Brazilian coffee is a worldwide staple for a reason: it's incredibly versatile and pairs well with many coffees. While this Cerrado isn't our favorite for a single origin brew, it is a vital blend component for many roasters. For espresso, it adds creaminess and crema while counteracting the acidity of other components. For drip blends, it's great for taming aggressive flavors and making the cup all around more easy drinking. In all applications, you'll find it adds a chocolatey undertone as well as a pleasant nutty finish.
Here are a few blending ideas to get you started blending:
Italian Style Espresso: 90% Brazil, 10% Robusta
Italian/West Coast Hybrid Espresso: 33% Brazil, 33% Sumatra, 33% Guatemala
Everyday Drip Blend: 33% Brazil, 33% Guatemala or Colombia, 33% Honduras or other sweet Central American coffee
Reminder! This coffee is raw, you must roast it before brewing
Arrival Date: July 1st, 2022
Acidity & Brightness: Low acidity, gently sweet
Balance & Finish: Slightly complex, lingering nutty finish
Body & Texture: Medium-full bodied, creamy mouthfeel
Flavors: Cocoa powder, malt, peanuts & hints of lemon
Grade: 17/18 Screen, FC/SS (Fine cup/strictly soft), highest category in Brazil, grown at 850-1100 masl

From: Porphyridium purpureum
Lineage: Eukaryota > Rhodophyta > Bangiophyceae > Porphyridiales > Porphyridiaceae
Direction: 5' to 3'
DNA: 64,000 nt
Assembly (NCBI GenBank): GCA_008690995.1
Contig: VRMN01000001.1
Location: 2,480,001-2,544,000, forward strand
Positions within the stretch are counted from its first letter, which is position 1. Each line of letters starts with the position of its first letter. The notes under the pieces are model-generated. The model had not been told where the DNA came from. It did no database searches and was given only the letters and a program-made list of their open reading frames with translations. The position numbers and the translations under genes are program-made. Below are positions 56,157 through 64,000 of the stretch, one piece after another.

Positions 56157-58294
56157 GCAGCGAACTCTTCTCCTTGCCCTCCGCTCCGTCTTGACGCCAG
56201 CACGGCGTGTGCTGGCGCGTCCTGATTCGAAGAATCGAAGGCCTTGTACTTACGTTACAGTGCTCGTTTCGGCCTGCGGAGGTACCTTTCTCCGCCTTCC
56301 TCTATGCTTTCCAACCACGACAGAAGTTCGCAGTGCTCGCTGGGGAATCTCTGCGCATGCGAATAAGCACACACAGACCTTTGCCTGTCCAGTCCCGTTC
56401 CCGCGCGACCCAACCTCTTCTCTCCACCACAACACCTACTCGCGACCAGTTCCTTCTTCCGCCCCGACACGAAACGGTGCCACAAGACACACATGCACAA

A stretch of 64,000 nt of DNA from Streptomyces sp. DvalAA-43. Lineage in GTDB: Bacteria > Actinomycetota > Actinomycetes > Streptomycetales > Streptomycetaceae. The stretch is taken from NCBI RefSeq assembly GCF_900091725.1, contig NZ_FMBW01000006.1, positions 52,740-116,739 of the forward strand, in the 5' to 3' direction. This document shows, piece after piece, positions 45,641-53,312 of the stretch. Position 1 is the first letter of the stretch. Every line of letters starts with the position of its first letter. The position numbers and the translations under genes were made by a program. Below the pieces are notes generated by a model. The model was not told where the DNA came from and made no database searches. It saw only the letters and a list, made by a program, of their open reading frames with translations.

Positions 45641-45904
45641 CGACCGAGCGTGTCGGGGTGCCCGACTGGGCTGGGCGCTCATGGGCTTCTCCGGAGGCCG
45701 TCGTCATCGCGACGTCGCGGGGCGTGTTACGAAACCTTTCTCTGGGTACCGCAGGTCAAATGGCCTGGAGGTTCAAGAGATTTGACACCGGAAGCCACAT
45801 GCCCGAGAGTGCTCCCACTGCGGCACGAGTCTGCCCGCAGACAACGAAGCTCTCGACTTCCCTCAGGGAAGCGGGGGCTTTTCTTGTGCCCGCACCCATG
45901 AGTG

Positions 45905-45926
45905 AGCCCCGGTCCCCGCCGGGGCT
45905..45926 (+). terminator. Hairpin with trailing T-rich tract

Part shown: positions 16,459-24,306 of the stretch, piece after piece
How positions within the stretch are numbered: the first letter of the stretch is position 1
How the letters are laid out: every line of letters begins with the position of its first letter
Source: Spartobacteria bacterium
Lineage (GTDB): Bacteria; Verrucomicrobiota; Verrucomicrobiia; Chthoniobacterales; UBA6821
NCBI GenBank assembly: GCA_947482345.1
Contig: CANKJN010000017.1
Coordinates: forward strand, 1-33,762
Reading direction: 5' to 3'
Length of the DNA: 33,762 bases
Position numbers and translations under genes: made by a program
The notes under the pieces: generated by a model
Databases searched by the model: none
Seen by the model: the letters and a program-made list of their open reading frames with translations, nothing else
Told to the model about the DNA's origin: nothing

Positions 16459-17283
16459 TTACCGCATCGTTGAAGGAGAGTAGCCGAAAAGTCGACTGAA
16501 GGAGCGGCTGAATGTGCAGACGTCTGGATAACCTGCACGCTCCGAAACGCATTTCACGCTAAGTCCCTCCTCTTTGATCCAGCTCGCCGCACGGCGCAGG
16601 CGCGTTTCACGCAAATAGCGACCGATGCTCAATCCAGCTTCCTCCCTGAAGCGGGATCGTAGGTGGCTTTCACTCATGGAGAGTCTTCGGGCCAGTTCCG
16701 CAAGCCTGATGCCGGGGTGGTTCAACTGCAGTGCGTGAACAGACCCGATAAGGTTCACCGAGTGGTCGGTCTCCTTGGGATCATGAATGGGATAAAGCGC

Certifications: Organic and Fair Trade
Processing: Natural (dry) processed, sun dried
Grower: Producers from the Cerrado Region
Varietals: Yellow Bourbon, Mundo Novo, and Obatã
Recommended Roast Range: City+ to Full City+ (Light to medium-dark)
Start with a Full City (Medium), or just before the second crack. Brazil Cerrado will roast a little unevely due to the natural processing. We don't recommend carrying Brazil coffees too dark in the roasting spectrum. Since they are grown in full sun, they mature fairly rapidly. This results in a softer bean that we don't think takes to dark roasting well. If your roaster has variable temperature, avoid the hottest settings to preclude scorching or "tipping". When kept to a medium or medium-dark roast, this coffee is a nice, gentle, mild cup. If roasted to dark, like most softer bean coffees, it can pick up an unpleasant ashy taste.
Royal Coffee - "As the world's largest coffee producer, Brazilian lots often come in larger sizes with regional names. So, it becomes extremely helpful to understand regional nuances. The Cerrado region, the newest of three major Brazilian growing regions, has been building in reputation and production over the last few decades. Located between São Paulo and Brasilia, coffee in this region is grown on high plateaus at elevations peaking just over 1,000 meters above sea level. The region also has relatively mild weather patterns providing a more predictable climate for processing coffee.